2011 Elite Series - Pride of Georgia West Point Lake - LaGrange, GA, May 5 - 8, 2011

2011 Elite Series Pride of Georgia: Runnin’ and gunnin’

Anglers find they have to move around to pick up fish

David Hunter Jones
Hole shots and moves have been a mainstay on West Point Lake.

LAGRANGE, Ga. -- Crude oil demand might rise this week considering how much gas Elite Series pros are burning on West Point Lake.

 Many aren’t even picking up the trolling motor as they move from spot to spot. With a tougher bite Friday, even more moves will be made. Steve Kennedy made a stop at one cypress tree, made two casts then moved on. Casey Ashley wasn’t far off Kennedy’s furious pace.

 “Yesterday I didn’t catch two fish off of the same place, and everybody’s doing the same thing,” Ashley said. “There was a good chance somebody hit it five minutes before you did, so you just pick up and go somewhere else. There’s not much cover in this lake, so you need to move around a lot.

 Pat Golden agrees.

 “I’m just fishing anywhere that I think a fish would live. You hit a stump here, laydown there,” he said. “You’re not going to load the boat up in just one area. It can be a pain fishing like this.”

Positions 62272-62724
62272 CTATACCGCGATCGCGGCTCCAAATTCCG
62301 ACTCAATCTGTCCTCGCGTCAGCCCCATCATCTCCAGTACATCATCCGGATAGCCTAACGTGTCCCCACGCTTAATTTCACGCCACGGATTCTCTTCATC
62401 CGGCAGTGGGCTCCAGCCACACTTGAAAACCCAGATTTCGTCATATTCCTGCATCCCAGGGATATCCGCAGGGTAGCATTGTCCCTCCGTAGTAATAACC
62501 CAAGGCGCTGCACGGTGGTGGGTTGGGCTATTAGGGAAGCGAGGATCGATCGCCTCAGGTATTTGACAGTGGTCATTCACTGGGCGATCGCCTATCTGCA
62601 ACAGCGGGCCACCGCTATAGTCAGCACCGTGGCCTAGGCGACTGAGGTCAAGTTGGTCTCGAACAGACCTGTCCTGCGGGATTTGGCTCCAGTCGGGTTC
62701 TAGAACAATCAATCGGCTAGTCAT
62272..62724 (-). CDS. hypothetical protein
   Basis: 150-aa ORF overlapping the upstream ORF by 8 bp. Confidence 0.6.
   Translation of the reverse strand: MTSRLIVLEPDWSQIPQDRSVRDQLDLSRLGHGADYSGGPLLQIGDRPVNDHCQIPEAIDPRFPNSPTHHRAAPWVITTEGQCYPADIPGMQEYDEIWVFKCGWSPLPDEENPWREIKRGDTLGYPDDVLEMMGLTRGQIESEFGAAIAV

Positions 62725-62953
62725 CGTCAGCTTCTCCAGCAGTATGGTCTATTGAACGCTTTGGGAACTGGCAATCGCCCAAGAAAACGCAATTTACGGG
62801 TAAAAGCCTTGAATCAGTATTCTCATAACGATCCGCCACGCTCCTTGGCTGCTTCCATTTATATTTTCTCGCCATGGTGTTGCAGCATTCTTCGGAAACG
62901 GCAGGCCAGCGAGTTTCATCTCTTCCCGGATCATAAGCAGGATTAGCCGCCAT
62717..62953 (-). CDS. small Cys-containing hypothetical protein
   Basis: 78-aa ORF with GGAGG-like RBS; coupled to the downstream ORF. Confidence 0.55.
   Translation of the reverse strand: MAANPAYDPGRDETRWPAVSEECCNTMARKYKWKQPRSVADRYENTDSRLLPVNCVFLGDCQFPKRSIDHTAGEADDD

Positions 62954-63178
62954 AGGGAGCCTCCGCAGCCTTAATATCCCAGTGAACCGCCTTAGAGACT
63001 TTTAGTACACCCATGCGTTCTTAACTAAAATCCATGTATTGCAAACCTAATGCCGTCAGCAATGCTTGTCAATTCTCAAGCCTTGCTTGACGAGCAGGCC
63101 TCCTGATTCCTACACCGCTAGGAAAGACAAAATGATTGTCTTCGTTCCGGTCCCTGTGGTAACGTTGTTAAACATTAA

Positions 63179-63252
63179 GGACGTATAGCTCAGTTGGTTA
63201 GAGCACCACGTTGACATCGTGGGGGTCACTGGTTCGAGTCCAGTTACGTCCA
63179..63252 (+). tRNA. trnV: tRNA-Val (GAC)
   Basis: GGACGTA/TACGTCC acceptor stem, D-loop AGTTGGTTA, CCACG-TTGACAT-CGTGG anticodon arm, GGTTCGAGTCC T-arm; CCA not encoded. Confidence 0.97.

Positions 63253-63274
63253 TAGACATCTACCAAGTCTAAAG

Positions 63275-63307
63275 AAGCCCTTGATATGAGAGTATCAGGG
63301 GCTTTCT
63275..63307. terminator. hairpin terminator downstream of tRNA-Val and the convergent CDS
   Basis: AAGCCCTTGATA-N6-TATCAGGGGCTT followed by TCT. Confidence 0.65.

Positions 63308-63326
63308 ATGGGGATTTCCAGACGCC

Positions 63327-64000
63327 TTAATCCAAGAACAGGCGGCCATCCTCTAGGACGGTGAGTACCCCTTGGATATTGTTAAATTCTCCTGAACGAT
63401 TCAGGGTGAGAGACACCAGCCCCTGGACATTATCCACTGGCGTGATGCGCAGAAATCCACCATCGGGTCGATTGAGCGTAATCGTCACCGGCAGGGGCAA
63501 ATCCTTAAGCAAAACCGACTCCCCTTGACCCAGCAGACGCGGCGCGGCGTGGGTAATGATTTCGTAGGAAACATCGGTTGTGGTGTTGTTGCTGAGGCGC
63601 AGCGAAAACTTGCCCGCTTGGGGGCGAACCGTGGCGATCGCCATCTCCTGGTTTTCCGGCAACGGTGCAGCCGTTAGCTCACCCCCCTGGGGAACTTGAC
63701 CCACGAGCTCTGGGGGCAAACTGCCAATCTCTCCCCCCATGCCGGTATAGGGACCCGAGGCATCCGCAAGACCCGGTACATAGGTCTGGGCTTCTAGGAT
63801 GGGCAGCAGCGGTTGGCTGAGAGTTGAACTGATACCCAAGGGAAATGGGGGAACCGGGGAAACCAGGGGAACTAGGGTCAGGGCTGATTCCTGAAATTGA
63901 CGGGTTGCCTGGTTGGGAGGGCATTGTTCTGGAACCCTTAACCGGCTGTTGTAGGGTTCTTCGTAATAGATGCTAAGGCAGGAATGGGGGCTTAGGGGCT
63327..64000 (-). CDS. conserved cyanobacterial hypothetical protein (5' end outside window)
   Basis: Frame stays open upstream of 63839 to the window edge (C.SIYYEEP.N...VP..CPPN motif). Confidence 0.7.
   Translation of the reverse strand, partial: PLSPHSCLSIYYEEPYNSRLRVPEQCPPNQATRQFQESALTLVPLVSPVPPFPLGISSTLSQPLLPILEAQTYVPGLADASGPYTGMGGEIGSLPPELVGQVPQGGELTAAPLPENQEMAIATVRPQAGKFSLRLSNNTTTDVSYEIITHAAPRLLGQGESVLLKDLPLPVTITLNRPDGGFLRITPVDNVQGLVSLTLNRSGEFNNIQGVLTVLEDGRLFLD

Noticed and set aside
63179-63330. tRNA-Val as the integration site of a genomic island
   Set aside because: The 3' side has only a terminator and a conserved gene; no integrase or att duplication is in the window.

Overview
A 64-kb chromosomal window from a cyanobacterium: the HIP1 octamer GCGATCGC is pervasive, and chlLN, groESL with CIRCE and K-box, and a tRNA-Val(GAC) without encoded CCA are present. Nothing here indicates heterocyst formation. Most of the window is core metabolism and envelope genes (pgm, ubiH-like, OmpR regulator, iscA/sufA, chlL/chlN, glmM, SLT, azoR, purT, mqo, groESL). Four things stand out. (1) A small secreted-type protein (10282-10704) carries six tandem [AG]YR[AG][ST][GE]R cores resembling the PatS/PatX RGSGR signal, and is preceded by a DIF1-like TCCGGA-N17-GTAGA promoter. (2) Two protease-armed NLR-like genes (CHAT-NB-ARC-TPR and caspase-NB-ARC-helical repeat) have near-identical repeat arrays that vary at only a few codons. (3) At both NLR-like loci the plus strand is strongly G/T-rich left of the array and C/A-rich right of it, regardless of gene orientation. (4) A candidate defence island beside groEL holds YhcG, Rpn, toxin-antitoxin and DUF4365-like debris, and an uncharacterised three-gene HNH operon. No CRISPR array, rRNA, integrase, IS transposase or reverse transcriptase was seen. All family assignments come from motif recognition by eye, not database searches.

However, some anglers are more methodical and thorough in their approach. Brent Chapman believes that West Point’s postspawn bass are exceedingly fickle and need some coaxing before they bite.

 “For me, I just pick and area and make the most of it,” he said. “Unless you’re running a specific pattern -- and that’s what a lot of guys are doing -- you’ve got to pick a place and stay with it. I saw people zig-zagging and moving all around, though. Usually when that’s the case, they’re trying to figure something out.”

 Bill Lowen set aside his run-and-gun ways and made it work for him. He said that when he gets bites, they’re the right ones.

 “I’m just going to milk my spot it for all its worth,” he said. “I had what I had yesterday (18-9 for 7th place) by 10:30, and left the area to save it for today.”

 On the other hand, Davy Hite’s outboard won’t get a chance to cool down.

 “I don’t know how well these fish replenish on any one spot, so I’m always moving,” he said. “This time of year, the lake fishes small and the whole place gets a lot of pressure. You’ve got to move a lot!”

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